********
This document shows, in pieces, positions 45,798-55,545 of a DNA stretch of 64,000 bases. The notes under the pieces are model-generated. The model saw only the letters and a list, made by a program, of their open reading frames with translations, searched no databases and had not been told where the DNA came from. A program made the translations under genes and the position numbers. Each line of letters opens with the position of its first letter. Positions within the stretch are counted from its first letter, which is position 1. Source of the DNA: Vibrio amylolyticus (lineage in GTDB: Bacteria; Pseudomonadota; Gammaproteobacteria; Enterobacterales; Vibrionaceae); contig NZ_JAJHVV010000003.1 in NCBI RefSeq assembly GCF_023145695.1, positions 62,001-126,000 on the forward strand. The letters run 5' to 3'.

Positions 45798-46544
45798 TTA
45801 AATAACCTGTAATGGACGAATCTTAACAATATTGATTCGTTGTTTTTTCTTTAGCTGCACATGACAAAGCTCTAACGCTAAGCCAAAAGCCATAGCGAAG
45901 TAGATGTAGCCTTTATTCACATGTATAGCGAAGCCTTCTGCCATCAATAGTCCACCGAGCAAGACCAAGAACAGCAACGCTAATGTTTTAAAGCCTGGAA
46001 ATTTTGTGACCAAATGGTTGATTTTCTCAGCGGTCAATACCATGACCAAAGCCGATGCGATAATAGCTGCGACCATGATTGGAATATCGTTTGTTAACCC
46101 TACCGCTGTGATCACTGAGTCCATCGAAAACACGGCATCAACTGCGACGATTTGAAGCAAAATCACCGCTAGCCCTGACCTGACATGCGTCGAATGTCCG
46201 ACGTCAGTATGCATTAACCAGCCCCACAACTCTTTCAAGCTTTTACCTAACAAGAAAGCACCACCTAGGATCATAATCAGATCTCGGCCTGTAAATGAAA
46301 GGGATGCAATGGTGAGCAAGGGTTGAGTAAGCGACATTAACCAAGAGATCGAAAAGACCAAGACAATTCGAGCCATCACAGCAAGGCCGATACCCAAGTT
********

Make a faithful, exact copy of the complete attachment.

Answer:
This document shows, in pieces, positions 45,798-55,545 of a DNA stretch of 64,000 bases. The notes under the pieces are model-generated. The model saw only the letters and a list, made by a program, of their open reading frames with translations, searched no databases and had not been told where the DNA came from. A program made the translations under genes and the position numbers. Each line of letters opens with the position of its first letter. Positions within the stretch are counted from its first letter, which is position 1. Source of the DNA: Vibrio amylolyticus (lineage in GTDB: Bacteria; Pseudomonadota; Gammaproteobacteria; Enterobacterales; Vibrionaceae); contig NZ_JAJHVV010000003.1 in NCBI RefSeq assembly GCF_023145695.1, positions 62,001-126,000 on the forward strand. The letters run 5' to 3'.

Positions 45798-46544
45798 TTA
45801 AATAACCTGTAATGGACGAATCTTAACAATATTGATTCGTTGTTTTTTCTTTAGCTGCACATGACAAAGCTCTAACGCTAAGCCAAAAGCCATAGCGAAG
45901 TAGATGTAGCCTTTATTCACATGTATAGCGAAGCCTTCTGCCATCAATAGTCCACCGAGCAAGACCAAGAACAGCAACGCTAATGTTTTAAAGCCTGGAA
46001 ATTTTGTGACCAAATGGTTGATTTTCTCAGCGGTCAATACCATGACCAAAGCCGATGCGATAATAGCTGCGACCATGATTGGAATATCGTTTGTTAACCC
46101 TACCGCTGTGATCACTGAGTCCATCGAAAACACGGCATCAACTGCGACGATTTGAAGCAAAATCACCGCTAGCCCTGACCTGACATGCGTCGAATGTCCG
46201 ACGTCAGTATGCATTAACCAGCCCCACAACTCTTTCAAGCTTTTACCTAACAAGAAAGCACCACCTAGGATCATAATCAGATCTCGGCCTGTAAATGAAA
46301 GGGATGCAATGGTGAGCAAGGGTTGAGTAAGCGACATTAACCAAGAGATCGAAAAGACCAAGACAATTCGAGCCATCACAGCAAGGCCGATACCCAAGTT